目次: 

Background
A theory- and evidence-based approach in understanding torture
Preparation of the book
Why revisit U.S. experience with enhanced interrogation techniques?
Challenges in reconciling law with science
References
Preview of Contents
Part I: Behavioral science perspectives
Part II: International law perspectives
Part III: Enhanced interrogation techniques: Definitional issues
Part IV: Discussion and conclusions

PART I
BEHAVIORAL SCIENCE PERSPECTIVES
1. A theory- and evidence-based approach to definition of torture
METIN BASOGLU
Introduction
A learning theory model of trauma
Mental pain or suffering: Definitional and methodological issues in assessment
Mental pain or suffering: Definitional Issues
Contextual determinants of mental pain or suffering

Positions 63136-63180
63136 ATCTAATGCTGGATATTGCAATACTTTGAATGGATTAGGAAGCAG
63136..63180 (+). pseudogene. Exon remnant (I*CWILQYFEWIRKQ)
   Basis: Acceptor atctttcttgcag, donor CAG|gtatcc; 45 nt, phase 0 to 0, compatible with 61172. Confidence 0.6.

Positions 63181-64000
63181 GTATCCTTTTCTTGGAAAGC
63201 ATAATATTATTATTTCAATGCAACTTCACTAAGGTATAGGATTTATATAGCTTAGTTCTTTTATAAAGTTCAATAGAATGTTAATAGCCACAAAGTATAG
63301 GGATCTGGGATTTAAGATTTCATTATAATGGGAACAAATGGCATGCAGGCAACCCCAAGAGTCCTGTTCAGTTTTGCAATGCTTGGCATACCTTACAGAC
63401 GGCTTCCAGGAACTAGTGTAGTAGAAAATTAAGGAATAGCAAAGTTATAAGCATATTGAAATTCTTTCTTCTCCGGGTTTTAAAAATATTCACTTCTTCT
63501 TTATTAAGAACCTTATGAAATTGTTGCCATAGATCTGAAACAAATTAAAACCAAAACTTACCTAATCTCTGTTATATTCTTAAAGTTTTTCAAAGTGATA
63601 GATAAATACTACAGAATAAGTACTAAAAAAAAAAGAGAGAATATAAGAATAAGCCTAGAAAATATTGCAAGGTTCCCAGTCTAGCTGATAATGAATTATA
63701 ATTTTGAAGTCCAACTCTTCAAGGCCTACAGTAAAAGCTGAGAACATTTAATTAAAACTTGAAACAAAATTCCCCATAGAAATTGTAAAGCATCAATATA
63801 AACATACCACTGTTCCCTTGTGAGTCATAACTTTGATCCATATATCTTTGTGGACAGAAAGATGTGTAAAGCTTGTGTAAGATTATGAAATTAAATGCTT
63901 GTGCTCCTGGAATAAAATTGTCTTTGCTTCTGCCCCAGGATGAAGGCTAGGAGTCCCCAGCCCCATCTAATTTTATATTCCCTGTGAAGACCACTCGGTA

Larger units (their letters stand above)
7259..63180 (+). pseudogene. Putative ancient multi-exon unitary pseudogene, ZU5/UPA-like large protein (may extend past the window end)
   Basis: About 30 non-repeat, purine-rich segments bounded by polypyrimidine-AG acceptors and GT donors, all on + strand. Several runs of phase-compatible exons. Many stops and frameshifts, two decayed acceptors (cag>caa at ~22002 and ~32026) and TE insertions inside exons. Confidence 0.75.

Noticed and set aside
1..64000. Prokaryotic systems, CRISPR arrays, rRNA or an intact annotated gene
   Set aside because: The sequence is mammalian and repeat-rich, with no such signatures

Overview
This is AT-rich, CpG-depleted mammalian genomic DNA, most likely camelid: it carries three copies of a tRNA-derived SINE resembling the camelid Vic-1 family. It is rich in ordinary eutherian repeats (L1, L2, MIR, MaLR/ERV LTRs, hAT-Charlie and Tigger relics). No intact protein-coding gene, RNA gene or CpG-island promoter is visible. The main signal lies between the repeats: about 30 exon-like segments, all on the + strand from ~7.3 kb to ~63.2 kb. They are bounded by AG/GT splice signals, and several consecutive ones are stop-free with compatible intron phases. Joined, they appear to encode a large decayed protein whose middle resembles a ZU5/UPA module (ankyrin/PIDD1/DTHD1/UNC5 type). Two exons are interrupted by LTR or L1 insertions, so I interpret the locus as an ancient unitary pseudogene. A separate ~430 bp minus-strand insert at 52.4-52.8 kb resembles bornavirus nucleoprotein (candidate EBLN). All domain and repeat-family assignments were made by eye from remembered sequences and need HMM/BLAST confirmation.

Assessment and measurement of mental pain or suffering
Captivity stressors associated with severe mental pain or suffering
A learning theory formulation of torture
Cumulative versus individual-method-based approach to torture
Distinction between torture and CIDT in international law
Torture by non-State actors
Torture and gender-based violence
Implications for emerging trends in interpretation of torture
Concluding comments
References
2. Control as a defining characteristic of torture: A learning theory analysis of the Kubark interrogation manual
HERNAN REYES and METIN BASOGLU
Introduction
Defining control: Captor's perspective
Non-coercive interrogation
Coercive interrogation
Conclusions
References
3. A battle for control: Resisting torture and cruel, inhuman and degrading treatment at Guantanamo
K. ALEXA KOENIG
Introduction
Methods
A learning theory of torture
A learning theory analysis of captivity experiences in Guantanamo
Sensory deprivation
Sexualized violence
Linguistic and cultural isolation